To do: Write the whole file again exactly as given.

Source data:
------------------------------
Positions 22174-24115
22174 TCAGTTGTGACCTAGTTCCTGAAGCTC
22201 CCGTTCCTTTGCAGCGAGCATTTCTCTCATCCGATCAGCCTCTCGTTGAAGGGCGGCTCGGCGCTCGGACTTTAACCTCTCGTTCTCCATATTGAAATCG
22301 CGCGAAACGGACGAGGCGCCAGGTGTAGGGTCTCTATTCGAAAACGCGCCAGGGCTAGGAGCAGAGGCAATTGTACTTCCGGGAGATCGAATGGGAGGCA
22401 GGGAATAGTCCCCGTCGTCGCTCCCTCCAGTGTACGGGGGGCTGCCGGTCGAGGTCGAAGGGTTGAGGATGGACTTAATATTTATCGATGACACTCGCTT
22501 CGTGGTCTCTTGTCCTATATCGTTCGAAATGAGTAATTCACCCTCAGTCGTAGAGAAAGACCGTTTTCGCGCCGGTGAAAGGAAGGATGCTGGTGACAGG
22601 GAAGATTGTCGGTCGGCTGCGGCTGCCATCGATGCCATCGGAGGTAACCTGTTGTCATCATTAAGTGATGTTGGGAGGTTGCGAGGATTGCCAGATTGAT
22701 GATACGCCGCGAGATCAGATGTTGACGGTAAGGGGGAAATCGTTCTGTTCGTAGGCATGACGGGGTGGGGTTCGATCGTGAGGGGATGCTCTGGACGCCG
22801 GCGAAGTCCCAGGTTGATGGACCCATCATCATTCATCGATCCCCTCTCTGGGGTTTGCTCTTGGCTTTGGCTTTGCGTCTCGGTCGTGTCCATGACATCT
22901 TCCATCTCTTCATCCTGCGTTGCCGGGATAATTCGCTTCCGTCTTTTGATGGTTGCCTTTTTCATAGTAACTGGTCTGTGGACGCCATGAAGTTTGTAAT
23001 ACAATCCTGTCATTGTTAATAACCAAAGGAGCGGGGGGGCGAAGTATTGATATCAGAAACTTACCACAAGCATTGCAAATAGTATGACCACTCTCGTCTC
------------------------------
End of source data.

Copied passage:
Positions 22174-24115
22174 TCAGTTGTGACCTAGTTCCTGAAGCTC
22201 CCGTTCCTTTGCAGCGAGCATTTCTCTCATCCGATCAGCCTCTCGTTGAAGGGCGGCTCGGCGCTCGGACTTTAACCTCTCGTTCTCCATATTGAAATCG
22301 CGCGAAACGGACGAGGCGCCAGGTGTAGGGTCTCTATTCGAAAACGCGCCAGGGCTAGGAGCAGAGGCAATTGTACTTCCGGGAGATCGAATGGGAGGCA
22401 GGGAATAGTCCCCGTCGTCGCTCCCTCCAGTGTACGGGGGGCTGCCGGTCGAGGTCGAAGGGTTGAGGATGGACTTAATATTTATCGATGACACTCGCTT
22501 CGTGGTCTCTTGTCCTATATCGTTCGAAATGAGTAATTCACCCTCAGTCGTAGAGAAAGACCGTTTTCGCGCCGGTGAAAGGAAGGATGCTGGTGACAGG
22601 GAAGATTGTCGGTCGGCTGCGGCTGCCATCGATGCCATCGGAGGTAACCTGTTGTCATCATTAAGTGATGTTGGGAGGTTGCGAGGATTGCCAGATTGAT
22701 GATACGCCGCGAGATCAGATGTTGACGGTAAGGGGGAAATCGTTCTGTTCGTAGGCATGACGGGGTGGGGTTCGATCGTGAGGGGATGCTCTGGACGCCG
22801 GCGAAGTCCCAGGTTGATGGACCCATCATCATTCATCGATCCCCTCTCTGGGGTTTGCTCTTGGCTTTGGCTTTGCGTCTCGGTCGTGTCCATGACATCT
22901 TCCATCTCTTCATCCTGCGTTGCCGGGATAATTCGCTTCCGTCTTTTGATGGTTGCCTTTTTCATAGTAACTGGTCTGTGGACGCCATGAAGTTTGTAAT
23001 ACAATCCTGTCATTGTTAATAACCAAAGGAGCGGGGGGGCGAAGTATTGATATCAGAAACTTACCACAAGCATTGCAAATAGTATGACCACTCTCGTCTC